As a doughnut devotee, I love Portland’s obsession with finding the city’s best purveyors of delectable fried sweets. Nothing makes me happier than weighing in on the respective merits of Voodoo or Blue Star or comparing the flavor notes of honey and sea salt vs. lavender. Imagine my joy, then, when a visit to downtown Lake Oswego revealed a whole new category of doughnut to drool over.

NOLA Doughnuts serves up the New Orleans specialty known as beignets — tender, rectangular puffs of golden pastry, served hot from the fryer and smothered in drifts of powdered sugar. They’re even more irresistible when accompanied by a cafe au lait laced with chicory coffee (just like the classic repast offered at the Big Easy’s Cafe du Monde). Blissful customers with sugar mustaches enjoy them at cozy tables, backed by an authentic jazz soundtrack.

Co-owner Rob Herkes, a native of New Orleans, bet that beignets could be a winning entry in the local doughnut wars but decided to start small. He perfected his recipes in his kitchen, then began selling a variety of doughnuts at regional shops and farmers’ markets. The lines started forming. Soon, he was delivering to UU Yogurt, Well & Good Coffee House, Zupan’s Markets and other locations. With brother Stephan and sister Connie, he opened the Lake Oswego shop in October 2015.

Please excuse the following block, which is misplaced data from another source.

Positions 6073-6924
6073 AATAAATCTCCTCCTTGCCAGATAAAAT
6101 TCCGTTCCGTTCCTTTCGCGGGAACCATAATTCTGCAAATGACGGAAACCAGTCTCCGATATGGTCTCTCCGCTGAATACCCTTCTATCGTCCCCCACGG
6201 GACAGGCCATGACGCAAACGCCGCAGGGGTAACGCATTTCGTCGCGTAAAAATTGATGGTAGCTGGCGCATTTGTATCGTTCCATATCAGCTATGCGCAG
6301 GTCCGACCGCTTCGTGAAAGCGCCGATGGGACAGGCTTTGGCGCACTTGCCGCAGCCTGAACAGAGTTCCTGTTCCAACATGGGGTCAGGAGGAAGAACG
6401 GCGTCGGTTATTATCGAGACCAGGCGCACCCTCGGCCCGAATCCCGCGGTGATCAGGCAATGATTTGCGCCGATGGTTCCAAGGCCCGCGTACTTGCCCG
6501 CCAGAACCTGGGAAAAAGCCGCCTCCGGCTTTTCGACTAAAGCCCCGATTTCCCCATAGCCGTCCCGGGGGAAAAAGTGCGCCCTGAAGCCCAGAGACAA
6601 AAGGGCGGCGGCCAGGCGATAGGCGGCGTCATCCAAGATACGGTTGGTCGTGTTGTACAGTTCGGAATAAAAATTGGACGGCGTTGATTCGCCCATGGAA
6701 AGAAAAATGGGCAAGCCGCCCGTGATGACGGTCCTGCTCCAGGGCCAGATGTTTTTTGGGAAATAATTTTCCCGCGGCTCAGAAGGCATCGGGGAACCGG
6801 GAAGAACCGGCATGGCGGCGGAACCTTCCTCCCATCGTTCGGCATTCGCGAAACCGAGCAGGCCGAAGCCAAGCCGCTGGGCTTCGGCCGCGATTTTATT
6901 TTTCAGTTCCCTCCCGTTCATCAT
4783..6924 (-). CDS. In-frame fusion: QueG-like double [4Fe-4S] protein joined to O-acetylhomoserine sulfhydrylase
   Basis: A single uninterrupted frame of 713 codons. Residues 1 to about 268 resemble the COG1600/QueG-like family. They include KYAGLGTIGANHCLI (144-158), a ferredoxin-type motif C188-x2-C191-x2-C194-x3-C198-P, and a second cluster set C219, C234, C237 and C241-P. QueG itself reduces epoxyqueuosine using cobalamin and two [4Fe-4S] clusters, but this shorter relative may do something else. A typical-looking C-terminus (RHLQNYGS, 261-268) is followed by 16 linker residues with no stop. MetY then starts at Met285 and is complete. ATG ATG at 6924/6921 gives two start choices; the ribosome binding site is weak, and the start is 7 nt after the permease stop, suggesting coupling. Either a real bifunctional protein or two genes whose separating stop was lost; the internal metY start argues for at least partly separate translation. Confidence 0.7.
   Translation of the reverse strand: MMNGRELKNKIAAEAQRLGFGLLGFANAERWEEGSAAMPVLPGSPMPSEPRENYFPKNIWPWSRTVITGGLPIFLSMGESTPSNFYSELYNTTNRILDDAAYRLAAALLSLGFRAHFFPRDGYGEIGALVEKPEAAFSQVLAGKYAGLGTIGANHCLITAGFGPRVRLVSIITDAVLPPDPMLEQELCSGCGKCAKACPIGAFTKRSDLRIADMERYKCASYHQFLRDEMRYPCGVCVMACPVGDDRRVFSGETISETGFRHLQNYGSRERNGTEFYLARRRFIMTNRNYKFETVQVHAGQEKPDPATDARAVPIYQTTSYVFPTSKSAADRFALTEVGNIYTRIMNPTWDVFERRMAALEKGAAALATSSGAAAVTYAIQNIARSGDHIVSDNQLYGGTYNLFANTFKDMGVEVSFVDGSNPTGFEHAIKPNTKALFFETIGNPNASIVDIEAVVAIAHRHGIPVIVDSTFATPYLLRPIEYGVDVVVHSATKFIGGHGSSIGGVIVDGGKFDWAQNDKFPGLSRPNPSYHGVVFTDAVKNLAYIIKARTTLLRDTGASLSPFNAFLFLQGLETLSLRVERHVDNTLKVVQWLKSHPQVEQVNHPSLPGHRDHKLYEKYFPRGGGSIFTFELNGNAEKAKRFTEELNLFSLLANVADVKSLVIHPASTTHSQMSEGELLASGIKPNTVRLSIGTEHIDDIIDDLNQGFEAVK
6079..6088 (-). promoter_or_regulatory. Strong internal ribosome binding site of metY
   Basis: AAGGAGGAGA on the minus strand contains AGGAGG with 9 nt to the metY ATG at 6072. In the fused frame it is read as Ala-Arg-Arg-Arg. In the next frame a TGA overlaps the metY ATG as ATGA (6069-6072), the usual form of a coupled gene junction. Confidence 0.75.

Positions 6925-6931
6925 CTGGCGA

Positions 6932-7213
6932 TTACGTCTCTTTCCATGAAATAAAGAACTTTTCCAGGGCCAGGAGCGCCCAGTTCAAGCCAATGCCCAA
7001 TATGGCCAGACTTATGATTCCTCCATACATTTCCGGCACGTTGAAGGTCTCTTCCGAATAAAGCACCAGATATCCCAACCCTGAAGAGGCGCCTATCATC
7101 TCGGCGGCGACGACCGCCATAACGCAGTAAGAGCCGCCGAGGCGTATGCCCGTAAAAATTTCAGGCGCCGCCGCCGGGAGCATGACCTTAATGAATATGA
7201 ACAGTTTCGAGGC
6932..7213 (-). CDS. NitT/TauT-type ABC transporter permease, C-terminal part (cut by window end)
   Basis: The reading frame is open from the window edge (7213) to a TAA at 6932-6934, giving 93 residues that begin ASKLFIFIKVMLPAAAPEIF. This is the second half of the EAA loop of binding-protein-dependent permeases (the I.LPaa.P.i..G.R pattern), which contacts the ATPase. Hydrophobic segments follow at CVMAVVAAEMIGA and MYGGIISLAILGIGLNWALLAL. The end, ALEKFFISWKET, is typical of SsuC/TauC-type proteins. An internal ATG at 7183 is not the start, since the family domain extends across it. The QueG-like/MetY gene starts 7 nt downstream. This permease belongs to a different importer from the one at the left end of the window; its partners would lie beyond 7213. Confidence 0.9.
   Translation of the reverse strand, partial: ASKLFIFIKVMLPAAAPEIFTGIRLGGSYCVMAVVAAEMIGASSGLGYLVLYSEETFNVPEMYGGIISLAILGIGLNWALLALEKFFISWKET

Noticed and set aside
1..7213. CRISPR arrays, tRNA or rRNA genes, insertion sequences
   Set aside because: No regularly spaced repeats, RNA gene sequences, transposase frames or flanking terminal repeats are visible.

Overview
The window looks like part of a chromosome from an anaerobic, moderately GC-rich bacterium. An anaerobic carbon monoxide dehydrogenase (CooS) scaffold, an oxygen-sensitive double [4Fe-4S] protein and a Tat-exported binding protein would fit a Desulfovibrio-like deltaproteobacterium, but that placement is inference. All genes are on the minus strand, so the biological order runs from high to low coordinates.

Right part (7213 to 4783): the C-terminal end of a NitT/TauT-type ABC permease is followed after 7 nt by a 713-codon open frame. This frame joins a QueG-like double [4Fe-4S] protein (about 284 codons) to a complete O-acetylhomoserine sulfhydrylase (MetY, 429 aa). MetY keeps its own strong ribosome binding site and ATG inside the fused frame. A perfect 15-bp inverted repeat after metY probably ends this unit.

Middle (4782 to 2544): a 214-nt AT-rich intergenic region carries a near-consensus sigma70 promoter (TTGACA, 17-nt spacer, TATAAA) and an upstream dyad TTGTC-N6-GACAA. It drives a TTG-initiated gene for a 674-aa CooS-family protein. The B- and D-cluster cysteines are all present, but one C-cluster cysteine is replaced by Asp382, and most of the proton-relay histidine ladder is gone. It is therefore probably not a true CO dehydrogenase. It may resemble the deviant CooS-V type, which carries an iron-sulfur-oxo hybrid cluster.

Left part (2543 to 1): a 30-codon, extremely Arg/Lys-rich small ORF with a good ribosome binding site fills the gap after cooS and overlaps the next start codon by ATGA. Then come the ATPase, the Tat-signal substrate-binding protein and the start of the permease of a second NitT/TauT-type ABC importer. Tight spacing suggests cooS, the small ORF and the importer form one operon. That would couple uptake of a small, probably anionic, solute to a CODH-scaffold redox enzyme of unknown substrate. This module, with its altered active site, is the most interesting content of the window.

NOLA’s blue-tiled sign and fleur-de-lis emphasize its roots: sho’ nuf, this is extra-fine New Orleans pastry, carefully crafted over a three-day process of rolling, resting and cutting. Try the beignets — no matter how far you travel, they’re worth the trip. Herkes says the mammoth apple fritters have a devoted following too. And the maple, lemon poppyseed or Madagascar vanilla doughnuts make great take-home purchases for tomorrow’s breakfast.

Like so many entries to the fabulous Oregon food scene, NOLA Doughnuts takes its inspiration from far away and delivers it with passion and flair. Beignets by the Willamette? Sweet.

These maps and directions are for planning purposes only. You may find that construction projects, traffic, or other events may cause road conditions to differ from the map results. For travel options, weather and road conditions, visit tripcheck.com, call 511 (in Oregon only), 800.977.6368 or 503.588.2941.

About the Author: Carol Denny

Carol Denny followed her heart to Oregon and learned that it was waterproof. She’s a writer and traveler who shares her adventures in the U.S. and abroad from her perch in the Portland area. Her work has been published in National Geographic, the Washington Post, Chesapeake Life and other publications. She never leaves home without a supply of crossword puzzles.

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